Methods

We performed a retrospective analysis of 69 patients with MM who received bortezomib-containing regimens (n = 30) or VAD (n = 39) before collection of peripheral blood stem cells and ASCT.

Results

Objective response rate (at least a partial response) prior to ASCT was documented in 27 (90%) of 30 and 31 (81.6%) of evaluable 38 patients with bortezomib-containing regimens and VAD, respectively. The difference between the two groups was not significant (P = 0.494). However, the high-quality response rate with VGPR or more in the bortezomib group was significantly higher compared with the VAD group (66.7% vs. 34.2%, respectively, P = 0.006). The superiority of bortezomib-containing regimens in the high-quality response rate remained significant for only the newly diagnosed patients (n = 16, P = 0.008). The engraftment data as well as stem cell harvesting were comparable between the two groups. The major bortezomib-related toxicities were thrombocytopenias and peripheral neuropathies; toxicities of VAD were hematologic and infectious. After ASCT, the difference between the two groups did not reach the level of statistical significance with respect to progression-free survival and overall survival (P = 0.498 and 0.835, respectively).

Conclusions

The results of this retrospective comparison of bortezomib-containing regimens with the VAD as induction treatment prior to ASCT for MM provided a demonstration of the superiority of bortezomib therapy in terms of achieving a high-quality response. However, survivals following ASCT did not differ according to the induction regimens.

  J. W Lee , H. D Han , M. M. K Shahzad , S. W Kim , L. S Mangala , A. M Nick , C Lu , R. R Langley , R Schmandt , H. S Kim , S Mao , J Gooya , C Fazenbaker , D Jackson , D. A Tice , C. N Landen , R. L Coleman and A. K. Sood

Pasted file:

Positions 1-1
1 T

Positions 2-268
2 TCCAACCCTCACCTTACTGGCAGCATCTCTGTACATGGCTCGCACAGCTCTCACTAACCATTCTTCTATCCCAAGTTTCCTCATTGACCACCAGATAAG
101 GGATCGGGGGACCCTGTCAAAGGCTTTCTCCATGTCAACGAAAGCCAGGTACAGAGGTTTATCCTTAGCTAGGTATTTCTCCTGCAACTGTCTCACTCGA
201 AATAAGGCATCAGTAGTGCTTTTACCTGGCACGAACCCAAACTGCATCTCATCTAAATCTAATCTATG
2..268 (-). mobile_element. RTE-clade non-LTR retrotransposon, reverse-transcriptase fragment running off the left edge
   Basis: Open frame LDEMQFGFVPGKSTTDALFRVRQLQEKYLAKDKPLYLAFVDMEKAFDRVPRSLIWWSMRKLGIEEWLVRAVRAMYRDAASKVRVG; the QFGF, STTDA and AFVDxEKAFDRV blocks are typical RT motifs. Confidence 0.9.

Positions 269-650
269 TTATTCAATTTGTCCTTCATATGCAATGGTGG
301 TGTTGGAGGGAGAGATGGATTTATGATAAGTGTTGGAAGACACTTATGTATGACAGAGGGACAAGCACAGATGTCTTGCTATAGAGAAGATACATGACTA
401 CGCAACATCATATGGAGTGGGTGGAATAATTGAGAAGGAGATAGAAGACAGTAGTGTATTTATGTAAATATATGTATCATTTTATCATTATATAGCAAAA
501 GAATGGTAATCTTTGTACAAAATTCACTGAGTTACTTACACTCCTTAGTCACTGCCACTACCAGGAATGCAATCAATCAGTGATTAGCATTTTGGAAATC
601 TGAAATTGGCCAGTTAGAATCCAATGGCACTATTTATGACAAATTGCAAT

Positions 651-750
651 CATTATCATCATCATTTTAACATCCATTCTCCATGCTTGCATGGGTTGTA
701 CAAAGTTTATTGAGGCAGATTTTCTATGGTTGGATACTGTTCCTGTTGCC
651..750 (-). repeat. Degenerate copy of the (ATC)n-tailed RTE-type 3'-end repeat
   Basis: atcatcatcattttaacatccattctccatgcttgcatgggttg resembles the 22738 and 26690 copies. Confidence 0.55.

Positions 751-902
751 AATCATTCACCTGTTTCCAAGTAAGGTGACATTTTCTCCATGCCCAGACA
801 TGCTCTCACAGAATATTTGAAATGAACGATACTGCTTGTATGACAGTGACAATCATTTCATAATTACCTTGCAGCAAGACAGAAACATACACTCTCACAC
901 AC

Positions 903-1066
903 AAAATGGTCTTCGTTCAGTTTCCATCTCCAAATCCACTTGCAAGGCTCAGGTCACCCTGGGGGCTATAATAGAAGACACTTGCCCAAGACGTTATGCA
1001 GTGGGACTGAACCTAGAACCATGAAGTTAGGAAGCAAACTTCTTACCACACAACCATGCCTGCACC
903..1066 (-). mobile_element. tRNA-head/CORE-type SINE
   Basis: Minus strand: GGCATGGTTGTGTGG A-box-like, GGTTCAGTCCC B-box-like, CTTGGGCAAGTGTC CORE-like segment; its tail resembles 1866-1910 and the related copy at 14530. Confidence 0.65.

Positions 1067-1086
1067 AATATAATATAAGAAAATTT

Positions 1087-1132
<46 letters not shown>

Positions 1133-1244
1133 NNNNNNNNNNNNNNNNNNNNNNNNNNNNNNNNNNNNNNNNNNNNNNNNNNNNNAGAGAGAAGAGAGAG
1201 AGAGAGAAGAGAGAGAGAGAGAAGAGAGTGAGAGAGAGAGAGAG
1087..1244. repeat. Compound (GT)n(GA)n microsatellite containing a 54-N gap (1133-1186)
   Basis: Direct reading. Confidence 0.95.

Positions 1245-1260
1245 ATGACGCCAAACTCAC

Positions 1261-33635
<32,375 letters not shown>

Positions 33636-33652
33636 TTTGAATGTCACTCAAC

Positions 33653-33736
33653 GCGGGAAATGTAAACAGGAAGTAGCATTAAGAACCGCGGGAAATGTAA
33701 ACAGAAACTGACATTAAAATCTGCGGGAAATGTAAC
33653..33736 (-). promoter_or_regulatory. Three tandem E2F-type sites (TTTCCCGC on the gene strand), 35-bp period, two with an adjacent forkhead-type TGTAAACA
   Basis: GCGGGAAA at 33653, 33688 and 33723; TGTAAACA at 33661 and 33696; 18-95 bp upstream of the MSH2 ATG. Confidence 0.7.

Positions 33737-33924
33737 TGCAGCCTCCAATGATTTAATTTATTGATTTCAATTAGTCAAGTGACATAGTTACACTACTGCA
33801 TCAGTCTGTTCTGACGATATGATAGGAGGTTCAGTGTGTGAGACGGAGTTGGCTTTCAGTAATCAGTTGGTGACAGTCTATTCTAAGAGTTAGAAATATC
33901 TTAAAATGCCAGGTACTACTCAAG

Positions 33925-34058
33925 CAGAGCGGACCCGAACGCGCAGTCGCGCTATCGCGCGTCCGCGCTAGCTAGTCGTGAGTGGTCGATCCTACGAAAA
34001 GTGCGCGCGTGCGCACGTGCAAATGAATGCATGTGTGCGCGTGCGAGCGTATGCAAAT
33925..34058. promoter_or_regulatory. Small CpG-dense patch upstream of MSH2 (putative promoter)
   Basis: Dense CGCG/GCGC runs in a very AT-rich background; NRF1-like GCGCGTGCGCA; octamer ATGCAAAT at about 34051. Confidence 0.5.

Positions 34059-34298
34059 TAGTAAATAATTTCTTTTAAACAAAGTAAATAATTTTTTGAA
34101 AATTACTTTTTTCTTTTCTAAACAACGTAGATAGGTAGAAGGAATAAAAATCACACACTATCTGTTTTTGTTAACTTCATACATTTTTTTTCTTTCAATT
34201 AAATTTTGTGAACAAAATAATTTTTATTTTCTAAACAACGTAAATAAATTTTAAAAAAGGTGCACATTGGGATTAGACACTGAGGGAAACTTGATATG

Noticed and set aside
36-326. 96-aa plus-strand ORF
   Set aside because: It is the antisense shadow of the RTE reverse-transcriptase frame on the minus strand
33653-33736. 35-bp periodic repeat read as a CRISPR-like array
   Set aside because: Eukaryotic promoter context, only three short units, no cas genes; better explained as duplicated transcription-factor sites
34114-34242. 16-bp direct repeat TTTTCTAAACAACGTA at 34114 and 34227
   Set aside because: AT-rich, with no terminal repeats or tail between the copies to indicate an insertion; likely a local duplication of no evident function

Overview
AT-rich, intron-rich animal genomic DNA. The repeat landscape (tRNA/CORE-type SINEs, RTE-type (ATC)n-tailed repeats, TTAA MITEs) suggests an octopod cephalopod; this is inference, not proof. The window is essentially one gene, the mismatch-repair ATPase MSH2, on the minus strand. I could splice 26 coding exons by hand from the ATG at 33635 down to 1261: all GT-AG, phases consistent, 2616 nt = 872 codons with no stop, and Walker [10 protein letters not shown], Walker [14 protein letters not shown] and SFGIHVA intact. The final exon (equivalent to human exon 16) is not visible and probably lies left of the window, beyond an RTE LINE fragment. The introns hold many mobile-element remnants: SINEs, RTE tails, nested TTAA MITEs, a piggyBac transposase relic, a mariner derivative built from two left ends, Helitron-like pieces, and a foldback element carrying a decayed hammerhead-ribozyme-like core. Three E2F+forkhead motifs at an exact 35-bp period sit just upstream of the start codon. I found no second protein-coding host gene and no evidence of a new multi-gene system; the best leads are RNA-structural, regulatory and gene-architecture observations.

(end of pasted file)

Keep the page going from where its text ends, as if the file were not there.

Background

EphA2 is overexpressed in many types of human cancer but is absent or expressed at low levels in normal epithelial tissues. We investigated whether a novel immunoconjugate containing an anti-EphA2 monoclonal antibody (1C1) linked to a chemotherapeutic agent (monomethyl auristatin phenylalanine [MMAF]) through a noncleavable linker maleimidocaproyl (mc) had antitumor activity against ovarian cancer cell lines and tumor models.

Methods

Specificity of 1C1-mcMMAF was examined in EphA2-positive HeyA8 and EphA2-negative SKMel28 ovarian cancer cells by antibody binding and internalization assays. Controls were phosphate-buffered saline (PBS), 1C1, or control IgG-mcMMAF. Viability and apoptosis were investigated in ovarian cancer cell lines and tumor models (10 mice per group). Antitumor activities were tested in the HeyA8-luc and SKOV3ip1 orthotopic mouse models of ovarian cancer. Endothelial cells were identified by use of immunohistochemistry and anti-CD31 antibodies. All statistical tests were two-sided.

Results

The 1C1-mcMMAF immunoconjugate specifically bound to EphA2-positive HeyA8 cells but not to EphA2-negative cells and was internalized by HeyA8 cells. Treatment with 1C1-mcMMAF decreased the viability of HeyA8-luc cells in an EphA2-specific manner. In orthotopic mouse models, treatment with 1C1-mcMMAF inhibited tumor growth by 85%–98% compared with that in control mice (eg, for weight of HeyA8 tumors, 1C1-mcMMAF = 0.05 g and control = 1.03 g; difference = 0.98 g, 95% confidence interval [CI] = 0.40 to 1.58 g; P = .001). Even in bulkier disease models with HeyA8-luc cells, 1C1-mcMMAF treatment, compared with control treatment, caused regression of established tumors and increased survival of the mice (eg, 1C1-mcMMAF vs control, mean = 60.6 days vs 29.4 days; difference = 31.2 days, 95% CI = 27.6 to 31.2 days; P = .001). The antitumor effects of 1C1-mcMMAF therapy, in SKOV3ip1 tumors, for example, were statistically significantly related to decreased proliferation (eg, 1C1-mcMMAF vs control, mean = 44.1% vs 55.8% proliferating cells; difference = 11.7%, 95% CI = 2.45% to 20.9%; P = .01) and increased apoptosis of tumor cells (eg, 1C1-mcMMAF vs control, mean = 8.6% vs 0.9% apoptotic cells; difference = 7.7%, 95% CI = 3.8% to 11.7%; P < .001) and of mouse endothelial cells (eg, 1C1-mcMMAF vs control, mean 2.8% vs 0.4% apoptotic endothelial cells; difference = 2.4%, 95% CI = 1.4% to 4.6%; P = .034).

Conclusion

The 1C1-mcMMAF immunoconjugate had antitumor activity in preclinical models of ovarian carcinoma.